The remaining structure of the collapsed Florida condo will be demolished with controlled explosives on Sunday amid fears that Tropical Storm Elsa will topple what’s left of the building.
There are still 124 people missing and the death toll is now up to 24 after two more victims were found last night, Miami-Dade Mayor Daniella Levine Cava said during a Saturday morning press conference.
She issued a State of Emergency Saturday for Tropical Storm Elsa and made the ‘dramatic decision’ to sign an emergency order to raise the building before the storm hits the area Monday afternoon.
Officials told the families of people still missing in the rubble and people who ran out of the building and left everything behind of their decision on Saturday.
A Miami-Dade County Police boat patrols in front of the Champlain Towers South condo building, where search and rescue efforts continue more than a week after the building partially collapsed
Workers transport a stretcher with remains extricated from the rubble, near the Champlain Towers South condo building, where 124 people remain missing more than a week after it partially collapsed
Rescue teams pictured transporting a stretcher with remains from the rubble on Friday
Rescue crews continue to sift through debris of the collapsed Florida condo
Florida Gov. Ron DeSantis and his wife, Casey, leave flags at the makeshift memorial Saturday near the collapsed Florida tower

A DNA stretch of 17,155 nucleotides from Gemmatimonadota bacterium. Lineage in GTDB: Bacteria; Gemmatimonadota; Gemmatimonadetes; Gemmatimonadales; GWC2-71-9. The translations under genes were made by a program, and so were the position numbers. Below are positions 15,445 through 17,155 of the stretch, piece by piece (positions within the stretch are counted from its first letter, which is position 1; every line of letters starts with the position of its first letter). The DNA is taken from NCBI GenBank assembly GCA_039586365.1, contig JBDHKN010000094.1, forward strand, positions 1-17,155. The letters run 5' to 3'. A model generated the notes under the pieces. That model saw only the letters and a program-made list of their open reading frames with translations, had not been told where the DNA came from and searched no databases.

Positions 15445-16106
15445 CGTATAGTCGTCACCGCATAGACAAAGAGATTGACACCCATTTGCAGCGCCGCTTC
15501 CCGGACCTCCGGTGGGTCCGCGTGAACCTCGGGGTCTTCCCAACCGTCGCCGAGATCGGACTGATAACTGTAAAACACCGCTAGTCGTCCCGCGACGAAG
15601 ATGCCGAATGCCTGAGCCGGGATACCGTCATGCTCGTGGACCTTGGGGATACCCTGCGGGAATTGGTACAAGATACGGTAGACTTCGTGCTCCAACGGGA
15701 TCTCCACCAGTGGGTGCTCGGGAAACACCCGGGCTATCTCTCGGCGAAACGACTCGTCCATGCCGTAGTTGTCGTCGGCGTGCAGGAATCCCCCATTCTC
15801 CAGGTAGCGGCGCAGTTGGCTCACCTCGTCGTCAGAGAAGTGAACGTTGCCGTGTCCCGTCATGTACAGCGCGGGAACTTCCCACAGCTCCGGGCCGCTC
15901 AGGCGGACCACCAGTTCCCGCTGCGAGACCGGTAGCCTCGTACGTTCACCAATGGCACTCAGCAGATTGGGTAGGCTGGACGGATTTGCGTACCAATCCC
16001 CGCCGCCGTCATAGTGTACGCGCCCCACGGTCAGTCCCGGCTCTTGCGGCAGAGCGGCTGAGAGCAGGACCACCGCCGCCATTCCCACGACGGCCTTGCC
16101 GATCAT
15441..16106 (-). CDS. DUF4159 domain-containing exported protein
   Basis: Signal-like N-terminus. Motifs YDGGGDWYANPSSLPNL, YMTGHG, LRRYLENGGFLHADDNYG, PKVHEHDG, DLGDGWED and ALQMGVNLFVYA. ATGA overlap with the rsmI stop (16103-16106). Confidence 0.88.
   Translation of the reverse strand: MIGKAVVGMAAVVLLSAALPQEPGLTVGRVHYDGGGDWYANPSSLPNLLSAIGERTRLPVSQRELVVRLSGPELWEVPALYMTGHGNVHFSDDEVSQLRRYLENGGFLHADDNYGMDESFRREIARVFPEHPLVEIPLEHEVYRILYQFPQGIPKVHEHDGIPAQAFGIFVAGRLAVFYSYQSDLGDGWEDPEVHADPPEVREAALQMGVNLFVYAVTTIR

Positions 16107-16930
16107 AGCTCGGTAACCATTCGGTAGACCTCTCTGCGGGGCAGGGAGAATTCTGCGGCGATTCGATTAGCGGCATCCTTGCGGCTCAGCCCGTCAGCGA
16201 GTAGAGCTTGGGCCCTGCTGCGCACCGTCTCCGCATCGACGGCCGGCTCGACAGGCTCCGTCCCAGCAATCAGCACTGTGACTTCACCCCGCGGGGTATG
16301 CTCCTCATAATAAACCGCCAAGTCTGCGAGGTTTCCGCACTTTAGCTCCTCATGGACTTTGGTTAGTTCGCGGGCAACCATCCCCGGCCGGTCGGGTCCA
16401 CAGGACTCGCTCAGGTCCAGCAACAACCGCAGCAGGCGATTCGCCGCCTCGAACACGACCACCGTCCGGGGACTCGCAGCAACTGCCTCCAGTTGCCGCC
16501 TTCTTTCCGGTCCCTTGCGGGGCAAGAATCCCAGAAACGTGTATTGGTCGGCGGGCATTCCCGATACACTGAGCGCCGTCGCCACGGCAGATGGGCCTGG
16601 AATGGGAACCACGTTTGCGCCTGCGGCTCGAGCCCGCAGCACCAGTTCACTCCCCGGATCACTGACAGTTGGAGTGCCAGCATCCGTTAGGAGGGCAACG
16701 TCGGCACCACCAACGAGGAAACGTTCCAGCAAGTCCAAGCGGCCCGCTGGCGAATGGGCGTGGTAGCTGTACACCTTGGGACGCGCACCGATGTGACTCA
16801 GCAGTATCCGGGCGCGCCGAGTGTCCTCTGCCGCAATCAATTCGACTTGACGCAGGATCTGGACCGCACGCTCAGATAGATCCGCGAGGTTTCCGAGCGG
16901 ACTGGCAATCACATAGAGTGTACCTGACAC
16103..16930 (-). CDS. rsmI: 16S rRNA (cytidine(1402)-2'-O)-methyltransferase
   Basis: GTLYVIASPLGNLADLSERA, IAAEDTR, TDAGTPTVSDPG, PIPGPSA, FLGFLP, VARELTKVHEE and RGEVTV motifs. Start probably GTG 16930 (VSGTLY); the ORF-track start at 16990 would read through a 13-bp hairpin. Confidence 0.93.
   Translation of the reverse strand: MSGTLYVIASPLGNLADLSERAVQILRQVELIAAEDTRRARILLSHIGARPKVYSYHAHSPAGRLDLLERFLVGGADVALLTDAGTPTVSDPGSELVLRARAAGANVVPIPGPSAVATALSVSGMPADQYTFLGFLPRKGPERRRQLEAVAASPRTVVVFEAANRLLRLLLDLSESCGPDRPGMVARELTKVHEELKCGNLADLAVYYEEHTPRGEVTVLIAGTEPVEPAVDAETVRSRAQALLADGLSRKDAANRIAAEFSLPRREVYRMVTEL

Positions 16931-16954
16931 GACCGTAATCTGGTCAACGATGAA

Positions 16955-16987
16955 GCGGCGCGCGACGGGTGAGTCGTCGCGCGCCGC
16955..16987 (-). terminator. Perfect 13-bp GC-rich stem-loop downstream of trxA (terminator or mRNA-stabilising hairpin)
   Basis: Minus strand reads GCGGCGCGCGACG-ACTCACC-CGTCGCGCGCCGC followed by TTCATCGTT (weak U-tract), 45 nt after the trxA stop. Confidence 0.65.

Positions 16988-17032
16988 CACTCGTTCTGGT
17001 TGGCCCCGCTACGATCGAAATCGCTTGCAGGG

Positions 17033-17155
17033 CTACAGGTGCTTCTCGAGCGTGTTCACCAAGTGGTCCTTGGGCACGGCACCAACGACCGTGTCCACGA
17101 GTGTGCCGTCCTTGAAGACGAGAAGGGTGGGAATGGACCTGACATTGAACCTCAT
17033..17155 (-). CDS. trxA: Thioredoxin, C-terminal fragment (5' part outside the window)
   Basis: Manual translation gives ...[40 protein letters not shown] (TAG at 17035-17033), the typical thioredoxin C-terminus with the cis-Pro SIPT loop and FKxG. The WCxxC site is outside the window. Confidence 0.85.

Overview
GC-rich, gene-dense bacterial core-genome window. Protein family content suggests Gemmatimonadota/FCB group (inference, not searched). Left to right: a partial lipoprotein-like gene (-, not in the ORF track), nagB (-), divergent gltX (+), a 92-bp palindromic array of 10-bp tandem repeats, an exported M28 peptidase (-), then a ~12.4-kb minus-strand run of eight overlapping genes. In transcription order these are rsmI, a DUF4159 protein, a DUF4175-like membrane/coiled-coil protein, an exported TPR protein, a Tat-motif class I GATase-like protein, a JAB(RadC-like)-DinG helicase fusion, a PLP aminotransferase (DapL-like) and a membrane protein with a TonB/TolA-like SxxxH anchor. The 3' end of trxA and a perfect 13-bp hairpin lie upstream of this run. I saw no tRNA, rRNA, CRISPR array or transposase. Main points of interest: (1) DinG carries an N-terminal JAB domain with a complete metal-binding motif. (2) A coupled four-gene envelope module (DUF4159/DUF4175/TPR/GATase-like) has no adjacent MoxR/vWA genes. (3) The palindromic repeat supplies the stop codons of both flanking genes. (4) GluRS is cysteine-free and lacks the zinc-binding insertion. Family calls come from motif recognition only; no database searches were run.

Florida Gov. Ron DeSantis said during Saturday morning’s press conference that they wouldn’t let people who escaped go back and get their possessions before the demolition.
‘At the end of the day, that building is too unsafe to let people go back in,’ DeSantis said. ‘I know there’s a lot of people who were able to get out, fortunately, who have things there. We’re very sensitive to that. But I don’t think that there’s any way you could let someone go back up into that building given the shape that it’s in now.’
While crews continue to search for victims and sift through debris for victims’ valuables, such as jewelry or electronic devices, to return to the families, they face another challenge: COVID-19.
So far, six members of one of the Florida rescue teams tested positive, Miami-Dade Fire Chief Alan Cominsky said, and the team was removed from the site.
More than 420 other Florida search and rescue crew members were tested and all came back negative, Cominsky said Saturday.
In terms of the demolition, officials were told Friday evening that it would take weeks to safely tear down the remaining structure, but Cava said Saturday morning that the Maryland-based demolition company Controlled Demolition Inc. came forward last night.